Problem: In Substance 3D Painter, the function to reimport a new mesh doesn’t work.

 

The ability to reimport meshes in Painter can be extremely useful – but it also has some specific limitations that you should keep in mind.

 

The scenario: you have a cool character model that you’re texturing in Painter, and you’re really happy with how you’ve painted his hair – but suddenly you realize he’d look better with a hat. So you go back to your modeling app, model a hat on your character, export it to your project folder, and then reimport it into your Painter file.

 

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… and it doesn’t work. The texturing goes awry. You’re looking at a hat textured with human hair, or something like that.

 

Why does this happen? Let’s consider what’s happening in Painter’s backroom when you do this. Here, Substance Painter uses three elements to reproject the textures correctly:

 

  1. The brush strokes (all the strokes made in the viewport are saved in the project file).
  2. The camera position of every stroke.
  3. The bounding box (which is basically an invisible cube which encases the entire model)

 

When you reimport a 3D model, Painter takes the first stroke made in the project, and based on its camera position reapplies the strokes on the bounding box. It then repeats this process for the second stroke, the third, and so on.

 

The great thing with this workflow is that UVs are rarely an issue for reprojection, even with UVs that are completely different, before and after any changes to the model – though this isn’t the case for masks made with UV islands, or strokes painted in the 2D view.

 

The downside of reprojecting the strokes on the model is that Painter runs into problems when the 3D object has changed.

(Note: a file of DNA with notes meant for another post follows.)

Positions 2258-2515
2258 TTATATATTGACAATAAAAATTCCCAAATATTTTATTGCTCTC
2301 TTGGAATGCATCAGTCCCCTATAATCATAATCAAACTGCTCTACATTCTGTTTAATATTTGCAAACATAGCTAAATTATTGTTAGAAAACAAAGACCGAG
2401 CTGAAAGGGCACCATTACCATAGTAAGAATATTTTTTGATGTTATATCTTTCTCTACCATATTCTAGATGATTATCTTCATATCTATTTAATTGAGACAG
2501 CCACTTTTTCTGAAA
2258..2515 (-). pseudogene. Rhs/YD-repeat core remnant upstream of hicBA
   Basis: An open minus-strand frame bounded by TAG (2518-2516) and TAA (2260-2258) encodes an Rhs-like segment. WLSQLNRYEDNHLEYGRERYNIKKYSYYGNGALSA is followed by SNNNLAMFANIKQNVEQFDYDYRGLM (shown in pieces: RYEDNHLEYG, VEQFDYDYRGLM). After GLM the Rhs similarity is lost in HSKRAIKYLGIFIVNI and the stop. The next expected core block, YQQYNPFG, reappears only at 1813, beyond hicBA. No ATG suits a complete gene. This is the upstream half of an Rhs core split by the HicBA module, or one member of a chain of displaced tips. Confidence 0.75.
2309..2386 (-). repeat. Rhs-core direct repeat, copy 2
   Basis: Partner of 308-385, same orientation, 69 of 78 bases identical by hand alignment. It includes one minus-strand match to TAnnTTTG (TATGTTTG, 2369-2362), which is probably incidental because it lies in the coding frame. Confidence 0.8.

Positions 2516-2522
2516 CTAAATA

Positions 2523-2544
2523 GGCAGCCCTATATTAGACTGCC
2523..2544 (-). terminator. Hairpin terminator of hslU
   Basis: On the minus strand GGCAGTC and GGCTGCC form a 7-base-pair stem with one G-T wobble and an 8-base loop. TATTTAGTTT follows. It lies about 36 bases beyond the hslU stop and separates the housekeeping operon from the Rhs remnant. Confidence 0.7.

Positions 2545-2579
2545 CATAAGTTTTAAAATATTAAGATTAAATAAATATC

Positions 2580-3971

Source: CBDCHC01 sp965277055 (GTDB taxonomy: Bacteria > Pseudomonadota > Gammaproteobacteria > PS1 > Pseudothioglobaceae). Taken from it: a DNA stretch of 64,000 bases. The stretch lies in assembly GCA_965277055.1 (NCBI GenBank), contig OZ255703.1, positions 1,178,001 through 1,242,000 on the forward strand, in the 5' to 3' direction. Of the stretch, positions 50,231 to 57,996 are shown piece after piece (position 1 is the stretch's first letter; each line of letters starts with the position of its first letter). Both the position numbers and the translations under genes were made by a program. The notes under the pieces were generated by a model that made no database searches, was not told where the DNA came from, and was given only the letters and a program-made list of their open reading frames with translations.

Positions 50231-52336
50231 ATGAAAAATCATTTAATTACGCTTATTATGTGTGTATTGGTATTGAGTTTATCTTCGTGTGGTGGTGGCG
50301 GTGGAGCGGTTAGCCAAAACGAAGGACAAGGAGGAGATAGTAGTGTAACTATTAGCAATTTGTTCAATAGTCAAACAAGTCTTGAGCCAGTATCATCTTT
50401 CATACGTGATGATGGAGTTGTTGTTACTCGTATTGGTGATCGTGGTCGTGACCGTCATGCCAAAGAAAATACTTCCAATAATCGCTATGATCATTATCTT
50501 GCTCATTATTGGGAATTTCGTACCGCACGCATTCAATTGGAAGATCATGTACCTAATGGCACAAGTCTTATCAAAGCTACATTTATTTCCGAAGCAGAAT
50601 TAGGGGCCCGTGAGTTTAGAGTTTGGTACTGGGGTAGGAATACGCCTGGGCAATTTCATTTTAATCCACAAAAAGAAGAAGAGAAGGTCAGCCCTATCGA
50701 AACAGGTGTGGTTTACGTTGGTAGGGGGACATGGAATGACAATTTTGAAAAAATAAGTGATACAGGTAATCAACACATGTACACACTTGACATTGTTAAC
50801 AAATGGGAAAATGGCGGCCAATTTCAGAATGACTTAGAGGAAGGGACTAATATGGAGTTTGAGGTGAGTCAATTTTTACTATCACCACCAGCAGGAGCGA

To come back to the scenario with the model wearing a hat: Substance 3D Painter has no information regarding a change in the geometry model, and so it will natively project the haircut onto the hat. It uses the brush stroke, camera position, and bounding box to project the hair texture onto where the hair ‘should be,’ according the information it has.

 

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Fortunately, Painter has an option to reduce this kind of issue: Preserve stroke positions on mesh.

This option essentially forces the reprojection on the bounding box of the previous model instead of the new one. This should have the effect of keeping the hair in its original position, rather than placing it on the hat.

 

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So, this is something to be aware of before reprojecting a mesh. Also please note that a reprojection can’t be undone – it’s important to save your project before reimporting.

 

Hopefully, that’s been demystified a bit; have fun with your art!

... and also

 

SUBSTANCE 3D DESIGNER: Featured Node: Reaction Diffusion Fast

 

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We'll finish by highlighting a Substance 3D Designer node that we’re feeling a lot of love for just now. This time, we’re looking at the Reaction Diffusion Fast node; this uses a mathematical model to simulate how certain patterns are formed in nature – on animal skin, for example. Plug any grunge map into the node, and enjoy the results. Take a look at our documentation on this node to learn more.

 

Take care, and have fun creating!